I’ve been a cop for nearly 40 years. For the last 20 of them, I’ve had the good fortune of being granted the platform, first at National Review Online, later at City Journal, Ricochet, and here at PJ Media, to write on behalf of my fellow police officers when their actions came under what I considered to be unfair criticism. Police work has grown more difficult since I began, all the more so when cops’ split-second decisions are scrutinized by an uninformed public after having been mischaracterized in the media, sometimes deliberately.
So it saddens me to observe some of the asininity on display among some of my fellow police officers in recent days as fear of the coronavirus pandemic brings the country to its knees. Reason and common sense have in some places been abandoned in favor of a level of social control rarely seen in any country that calls itself free, much less in the United States of America. Here in Southern California, we have seen police officers ticketing a surfer on an otherwise empty beach, citing people for sitting in parked cars while watching a sunset, and, in what may be the most farcical display of them all, using not just one but two boats to corral and arrest a lone paddleboarder off the coast of Malibu.
I do not discount the seriousness of the coronavirus pandemic. Indeed, I am of a sufficiently advanced age to be considered a high-risk patient if I were to contract the disease. But neither do I discount the genuine threat to liberty posed by the various orders, decrees, edicts, and mandates lately imposed by the nation’s governors, mayors, health commissioners, and every other sort of government functionary exercising their newly discovered power to limit the freedom of their fellow citizens. In the case of the people being hassled for watching the sunset, cited above, the San Diego County Sheriff’s Department was so proud of this exercise of authority that they made it their pinned tweet on their Twitter account.
Surely the publicity that has attended these enforcement actions will reduce the incidence of surfing, sunset-watching, and paddle boarding up and down the coast of Southern California, but at what cost to the already eroding level of respect for law enforcement? Making matters worse is the decision to grant early release to 3,500 inmates in California so as to avert a coronavirus outbreak in the state’s 35 prisons. That’s right, while ordinarily law-abiding people are rousted by the police for daring to engage in harmless activities so as to avoid going stir crazy, convicted felons are being sprung from prison. Yes, we must release all those burglars, car thieves, and con artists to make room for the expected wave of surfers, paddle boarders, and sunset watchers. One feels safer already.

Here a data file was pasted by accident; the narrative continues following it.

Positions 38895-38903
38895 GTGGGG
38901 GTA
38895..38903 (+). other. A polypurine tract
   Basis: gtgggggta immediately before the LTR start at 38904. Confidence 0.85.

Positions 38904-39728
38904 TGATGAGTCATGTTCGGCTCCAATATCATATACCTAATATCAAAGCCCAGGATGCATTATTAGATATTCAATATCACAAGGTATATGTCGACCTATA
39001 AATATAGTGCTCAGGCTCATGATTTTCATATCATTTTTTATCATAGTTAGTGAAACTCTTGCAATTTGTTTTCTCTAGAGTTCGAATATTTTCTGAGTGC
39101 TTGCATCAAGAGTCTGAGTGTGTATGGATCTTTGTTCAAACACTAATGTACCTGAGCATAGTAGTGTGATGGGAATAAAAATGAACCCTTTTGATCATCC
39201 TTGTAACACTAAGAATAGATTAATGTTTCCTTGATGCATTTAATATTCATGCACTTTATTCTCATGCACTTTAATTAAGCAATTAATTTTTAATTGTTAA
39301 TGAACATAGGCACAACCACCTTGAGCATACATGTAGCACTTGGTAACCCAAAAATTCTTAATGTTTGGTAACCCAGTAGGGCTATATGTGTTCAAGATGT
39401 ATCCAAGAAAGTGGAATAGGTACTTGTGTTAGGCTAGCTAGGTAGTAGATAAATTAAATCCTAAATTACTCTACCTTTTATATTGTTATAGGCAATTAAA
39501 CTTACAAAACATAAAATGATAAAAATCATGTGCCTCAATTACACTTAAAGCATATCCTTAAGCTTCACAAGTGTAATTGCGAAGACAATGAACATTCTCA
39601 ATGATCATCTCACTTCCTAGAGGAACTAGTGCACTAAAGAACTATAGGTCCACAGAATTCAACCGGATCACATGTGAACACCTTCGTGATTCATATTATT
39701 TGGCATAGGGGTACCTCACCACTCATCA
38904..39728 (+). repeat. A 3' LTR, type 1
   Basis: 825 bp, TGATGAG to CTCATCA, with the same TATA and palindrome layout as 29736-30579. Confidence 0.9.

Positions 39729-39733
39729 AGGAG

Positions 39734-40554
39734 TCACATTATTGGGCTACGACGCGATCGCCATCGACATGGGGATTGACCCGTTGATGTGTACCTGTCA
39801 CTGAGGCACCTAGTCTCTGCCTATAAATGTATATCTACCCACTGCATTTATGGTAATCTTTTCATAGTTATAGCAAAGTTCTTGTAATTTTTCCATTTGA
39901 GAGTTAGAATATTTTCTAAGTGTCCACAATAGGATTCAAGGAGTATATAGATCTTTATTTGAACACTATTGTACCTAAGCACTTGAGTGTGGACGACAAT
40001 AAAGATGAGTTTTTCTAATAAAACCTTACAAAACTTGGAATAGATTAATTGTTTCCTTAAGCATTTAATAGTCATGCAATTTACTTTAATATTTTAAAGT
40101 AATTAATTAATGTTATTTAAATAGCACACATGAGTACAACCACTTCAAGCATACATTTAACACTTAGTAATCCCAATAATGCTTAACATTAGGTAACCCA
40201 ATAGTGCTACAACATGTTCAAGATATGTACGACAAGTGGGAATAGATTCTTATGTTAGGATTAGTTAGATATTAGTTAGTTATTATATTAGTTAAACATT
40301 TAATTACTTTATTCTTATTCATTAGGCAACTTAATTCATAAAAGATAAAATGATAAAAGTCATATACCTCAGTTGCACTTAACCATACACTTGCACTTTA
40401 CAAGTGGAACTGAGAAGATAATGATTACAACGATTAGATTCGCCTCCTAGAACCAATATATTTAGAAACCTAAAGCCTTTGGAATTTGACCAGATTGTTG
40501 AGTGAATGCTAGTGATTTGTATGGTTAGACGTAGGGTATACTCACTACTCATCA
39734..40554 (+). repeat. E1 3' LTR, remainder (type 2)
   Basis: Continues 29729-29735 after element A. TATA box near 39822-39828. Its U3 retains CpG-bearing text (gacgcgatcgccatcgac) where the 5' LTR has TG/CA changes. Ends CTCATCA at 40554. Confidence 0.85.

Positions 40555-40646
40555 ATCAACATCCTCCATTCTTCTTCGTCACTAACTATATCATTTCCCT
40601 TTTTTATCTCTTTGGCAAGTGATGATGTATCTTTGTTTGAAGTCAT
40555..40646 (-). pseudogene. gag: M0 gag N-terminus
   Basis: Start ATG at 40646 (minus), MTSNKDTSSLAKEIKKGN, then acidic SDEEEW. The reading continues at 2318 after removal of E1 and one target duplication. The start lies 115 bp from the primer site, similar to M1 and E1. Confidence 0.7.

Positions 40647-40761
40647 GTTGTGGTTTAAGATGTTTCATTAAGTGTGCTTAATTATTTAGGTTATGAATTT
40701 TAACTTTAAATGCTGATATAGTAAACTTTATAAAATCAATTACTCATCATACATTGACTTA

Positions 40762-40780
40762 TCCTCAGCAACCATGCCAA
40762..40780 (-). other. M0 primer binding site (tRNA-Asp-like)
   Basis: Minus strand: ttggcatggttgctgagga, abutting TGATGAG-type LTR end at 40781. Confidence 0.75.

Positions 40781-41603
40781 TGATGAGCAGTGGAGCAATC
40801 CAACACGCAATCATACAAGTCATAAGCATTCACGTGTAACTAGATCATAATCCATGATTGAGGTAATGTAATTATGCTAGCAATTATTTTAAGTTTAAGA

Regular readers will know I spent more than 30 years with the Los Angeles Police Department and am now working for a much smaller agency in Southern California. My duties occasionally take me back to Los Angeles, and they did so recently, offering me a glimpse at how police and sheriff’s deputies are enforcing the law during this pandemic. I passed through Malibu, where the notorious paddleboarder was captured, and I saw miles and miles of no-parking signs posted along any stretch of Pacific Coast Highway that offered access to a beach, at some of which were sheriff’s deputies posted to deter any who might be tempted to stop and dip their toes in the ocean. It’s interesting to note that on a typical summer day along those same beaches, one finds groups of deputies patrolling on foot and on ATVs while issuing citations to people smoking or drinking beer. It’s hard to imagine why those same deputies couldn’t be used to enforce a level of social distancing on beaches where in almost every case it occurs spontaneously.
It was when I got to downtown L.A. that I beheld evidence of the moral inversion that was occurring well before the term “coronavirus” entered the lexicon but has been made even more starkly clear since. While sheriff’s deputies, police officers, and park rangers made sure the beaches and recreation areas of Southern California were kept free of people, the skid row area was just as teeming as ever, with tents lining the sidewalks in unambiguous violation of the law, and with the denizens free to roam and congregate as they please, undeterred by the prospect of arrest for their drug use or any of the other crimes they so routinely commit. One such encampment thrives along the 101 Freeway where it can be viewed from the nearby Hall of Justice, the headquarters for both the L.A. County District Attorney and, yes, the Sheriff’s Department.
This, gentle readers, is lunacy. I pray wiser heads emerge from the madness.